The real question is not why the stock market is down this week. It is why it is down so little.
After all, the world’s two largest economies have seemed to be hurtling toward a major escalation of their trade war. American officials have complained that Chinese negotiators have been playing a bait-and-switch, backing away from concessions they had agreed to.
President Trump said the United States would raise its tariffs on $200 billion of Chinese imports to 25 percent from 10 percent on Friday, and begin taxing the remaining $325 billion of goods at that rate “shortly.” For a while, it was unclear whether negotiations would resume at all this week.
If trade talks did disintegrate, even with the arrival of high-level Chinese officials in Washington, the economy would be in danger of experiencing a meaningful downturn and potentially a recession. Economists at Moody’s Analytics, for example, expect it would subtract 1.8 percentage points from G.D.P. growth and cause unemployment to rise.
It would particularly hammer the financial results of some of the prominent American companies that either import Chinese goods or rely on the country as a major export market.
Yet the Standard & Poor’s 500 index was down only 2.1 percent in the first two trading days of the week, and little changed in Wednesday’s trading as of midday. The index has given up only about a month’s worth of gains; markets were lower as recently as early April.
The answer lies in a few words: the Trump Put.
A “put” is a type of option security that lets people put a floor under their losses. If you buy stock for $50 a share and also a put with a $40 strike price, you are protected from losing more than $10 per share.
In his 28 months in office, Mr. Trump has created a sense in markets that he will play that role for the economy as a whole. His administration has followed through on some of his threats — applying tariffs on many steel and aluminum imports, the existing tariffs on Chinese imports that Mr. Trump threatened to expand on Sunday — but has backed off whenever markets and the economy have looked soft.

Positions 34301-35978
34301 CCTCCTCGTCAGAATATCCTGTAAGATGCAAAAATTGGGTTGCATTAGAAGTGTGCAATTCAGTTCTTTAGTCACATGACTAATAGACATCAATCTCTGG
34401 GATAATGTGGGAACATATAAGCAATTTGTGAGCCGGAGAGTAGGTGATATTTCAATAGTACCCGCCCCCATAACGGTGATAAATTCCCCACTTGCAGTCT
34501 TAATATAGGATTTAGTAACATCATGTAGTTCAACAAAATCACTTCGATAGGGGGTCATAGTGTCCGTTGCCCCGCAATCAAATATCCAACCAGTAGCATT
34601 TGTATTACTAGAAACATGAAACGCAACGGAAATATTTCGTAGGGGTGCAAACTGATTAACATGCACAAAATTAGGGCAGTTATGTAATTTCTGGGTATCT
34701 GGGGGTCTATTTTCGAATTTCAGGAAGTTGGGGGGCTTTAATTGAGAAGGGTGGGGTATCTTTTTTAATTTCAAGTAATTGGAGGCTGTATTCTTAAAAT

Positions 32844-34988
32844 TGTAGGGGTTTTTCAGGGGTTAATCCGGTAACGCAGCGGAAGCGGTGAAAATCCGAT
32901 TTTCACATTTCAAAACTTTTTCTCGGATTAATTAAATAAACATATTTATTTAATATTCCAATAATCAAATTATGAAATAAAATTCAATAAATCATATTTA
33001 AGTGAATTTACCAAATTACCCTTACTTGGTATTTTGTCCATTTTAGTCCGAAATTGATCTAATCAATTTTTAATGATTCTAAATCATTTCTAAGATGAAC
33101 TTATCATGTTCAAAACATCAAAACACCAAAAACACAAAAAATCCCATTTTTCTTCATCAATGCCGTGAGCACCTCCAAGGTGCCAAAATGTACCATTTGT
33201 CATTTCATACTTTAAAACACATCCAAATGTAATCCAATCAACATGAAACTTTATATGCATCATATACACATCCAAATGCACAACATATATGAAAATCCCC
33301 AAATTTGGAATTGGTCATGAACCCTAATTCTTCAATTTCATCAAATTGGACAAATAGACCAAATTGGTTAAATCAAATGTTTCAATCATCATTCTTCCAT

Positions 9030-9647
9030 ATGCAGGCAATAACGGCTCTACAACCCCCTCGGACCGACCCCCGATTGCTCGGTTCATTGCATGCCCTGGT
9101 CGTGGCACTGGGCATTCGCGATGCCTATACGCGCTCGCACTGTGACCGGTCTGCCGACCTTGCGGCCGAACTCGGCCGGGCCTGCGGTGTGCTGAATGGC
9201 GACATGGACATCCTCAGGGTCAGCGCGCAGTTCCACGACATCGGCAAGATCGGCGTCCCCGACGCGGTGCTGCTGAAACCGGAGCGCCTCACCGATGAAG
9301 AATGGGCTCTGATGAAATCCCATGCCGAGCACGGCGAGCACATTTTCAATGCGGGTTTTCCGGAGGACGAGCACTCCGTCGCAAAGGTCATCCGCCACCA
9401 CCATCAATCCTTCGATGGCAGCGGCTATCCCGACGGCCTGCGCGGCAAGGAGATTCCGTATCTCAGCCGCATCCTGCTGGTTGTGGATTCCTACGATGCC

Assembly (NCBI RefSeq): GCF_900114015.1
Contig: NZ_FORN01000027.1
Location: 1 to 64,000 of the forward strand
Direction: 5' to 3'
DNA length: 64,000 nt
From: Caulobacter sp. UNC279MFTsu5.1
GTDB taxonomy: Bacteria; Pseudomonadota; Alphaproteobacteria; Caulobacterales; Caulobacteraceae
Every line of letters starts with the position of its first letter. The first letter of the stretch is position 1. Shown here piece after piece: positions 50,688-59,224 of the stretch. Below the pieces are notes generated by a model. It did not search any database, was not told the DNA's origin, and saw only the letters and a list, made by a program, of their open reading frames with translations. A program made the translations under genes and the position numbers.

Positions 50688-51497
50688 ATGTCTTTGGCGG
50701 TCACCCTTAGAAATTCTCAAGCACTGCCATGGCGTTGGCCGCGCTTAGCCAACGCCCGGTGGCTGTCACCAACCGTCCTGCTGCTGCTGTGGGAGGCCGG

The prime example is late last year, with financial markets falling and the risk of recession rising. The emergence of constructive negotiations between American and Chinese officials — in particular after a Feb. 22 Oval Office meeting — was one factor in a rally that has driven stocks up 15 percent so far in 2019. The Federal Reserve’s decision to back off plans for interest rate increases, as well as successful Chinese efforts to stimulate its economy, were other major factors.
If you’re trying to bet on where markets will be six months or a year from now, there are a few things you know. The president of the United States cares a lot about what happens to the stock market, as his tweets make plain. He will be running for re-election in 18 months. He enjoys making big, bold promises, many of which don’t materialize.
That adds up to a conviction that nothing really bad will happen — that the administration will strike some kind of deal, even if it does little to address long-term economic tensions between the United States and China.
The only problem is that the existence of the Trump Put creates a funny circular system.
President Trump is more confident in taking an aggressive negotiating stand because the stock market is up a lot this year and the American economy is looking solid. The perception of a Trump Put means that markets don’t fall very much even with that tougher negotiating stand. But that, in turn, means a weaker signal to the president and his inner circle that there would be negative consequences if they followed through with the president’s Twitter threats to place tariffs on all Chinese imports.
With China’s vice premier, Liu He, set to come to Washington for two days of talks, there is plenty of incentive for both sides to reach a deal.
But the existence of the Trump Put seems to increase the odds of a miscalculation. The danger would be greater if the relatively muted market response to the threats of escalation caused Trump administration negotiators to believe his line that the United States economy was doing well because of tariffs (as Mr. Trump has tweeted) and not despite them (as almost all mainstream economists believe).
If that miscalculation happens and the Trump Put turns out to be less reliable than it appeared, we will most likely find ourselves in a more damaging sort of global trade war than anything we’ve seen up to this point.
And that, in turn, could make the turbulence in markets this week seem downright quaint.